Utilities are leading spending on drone programmes, DroneAnalyst’s latest annual survey of market trends reveals.
The study finds that while the average drone programme has now pivoted over $10,000, with the largest growth in the $50,000-100,000 range, the trend is most pronounced in the utilities sector with almost half spending $50,000 or more on their programmes in the past year.
Moreover, almost a quarter of these high spending utilities spent over $500,000 in the past 12 months to support and grow their drone operations.
Notably also, after the agricultural sector, utilities were most forward-looking with autonomy. Of the utilities surveyed almost half noted that autonomy was key to purchasing and adoption, while one-third considered autonomy was required to unlock full adoption.
The survey was based on almost 2,000 responses, mainly from North America and included drone purchasers and service providers among other users.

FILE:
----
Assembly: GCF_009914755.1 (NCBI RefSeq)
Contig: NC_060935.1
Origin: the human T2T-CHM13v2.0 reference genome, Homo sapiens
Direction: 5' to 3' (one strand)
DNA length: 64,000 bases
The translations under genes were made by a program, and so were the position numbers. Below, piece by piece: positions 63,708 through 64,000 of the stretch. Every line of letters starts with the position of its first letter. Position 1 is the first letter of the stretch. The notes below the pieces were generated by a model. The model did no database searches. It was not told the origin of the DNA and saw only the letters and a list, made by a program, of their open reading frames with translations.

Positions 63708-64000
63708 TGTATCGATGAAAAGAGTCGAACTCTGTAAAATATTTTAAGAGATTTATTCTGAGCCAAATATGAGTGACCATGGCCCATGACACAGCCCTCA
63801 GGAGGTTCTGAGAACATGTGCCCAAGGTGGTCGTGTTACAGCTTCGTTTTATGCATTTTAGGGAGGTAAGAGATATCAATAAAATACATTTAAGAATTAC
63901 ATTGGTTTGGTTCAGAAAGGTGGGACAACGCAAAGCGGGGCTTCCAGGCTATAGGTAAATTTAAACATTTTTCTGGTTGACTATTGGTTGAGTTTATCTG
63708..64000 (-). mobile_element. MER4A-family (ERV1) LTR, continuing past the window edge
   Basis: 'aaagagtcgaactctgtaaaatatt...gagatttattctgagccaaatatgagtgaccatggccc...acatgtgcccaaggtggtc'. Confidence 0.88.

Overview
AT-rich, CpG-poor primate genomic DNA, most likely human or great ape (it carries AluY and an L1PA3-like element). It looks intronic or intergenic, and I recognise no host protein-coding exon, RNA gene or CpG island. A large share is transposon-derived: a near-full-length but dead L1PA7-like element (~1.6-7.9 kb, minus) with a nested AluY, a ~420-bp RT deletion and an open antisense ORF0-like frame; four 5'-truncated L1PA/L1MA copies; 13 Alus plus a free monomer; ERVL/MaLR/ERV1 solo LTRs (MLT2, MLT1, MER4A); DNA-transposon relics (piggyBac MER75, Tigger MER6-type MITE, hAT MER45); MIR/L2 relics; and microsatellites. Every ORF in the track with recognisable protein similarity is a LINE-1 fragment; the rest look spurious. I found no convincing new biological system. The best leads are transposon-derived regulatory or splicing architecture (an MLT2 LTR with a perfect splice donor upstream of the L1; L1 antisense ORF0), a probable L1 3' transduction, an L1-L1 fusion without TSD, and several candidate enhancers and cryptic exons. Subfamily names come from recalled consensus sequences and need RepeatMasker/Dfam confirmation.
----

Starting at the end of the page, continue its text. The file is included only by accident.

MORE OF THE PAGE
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Another key insight that emerged is that regulatory challenges continue to be a top inhibitor to growing drone operations.
But others have grown in importance, with the largest being the sourcing of trained pilots, while others include proving the return on investment and internal standard operating procedures.
Another finding is that the drone services market is maturing after an initial hype, which has seen the coming and going of new market entrants.
Drone programme users also are found to be adopting other forms of industrial robotic solutions, mostly canine inspired or other ground-based systems. Overall, this signifies that drone users have a high likelihood to need other unmanned systems, the report says.
This is again mirrored in the utility sector with the use of robots to perform underground line inspections, while Hydro-Québec’s novel LineDrone combines the two capabilities enabling the device to fly and land on a transmission line and then crawl along the line in monitoring mode.
In the utility sector, drones are being used primarily for inspections of lines and other infrastructure. However, a limitation is the range of the drones. So far, only a few beyond line of sight operations are permitted.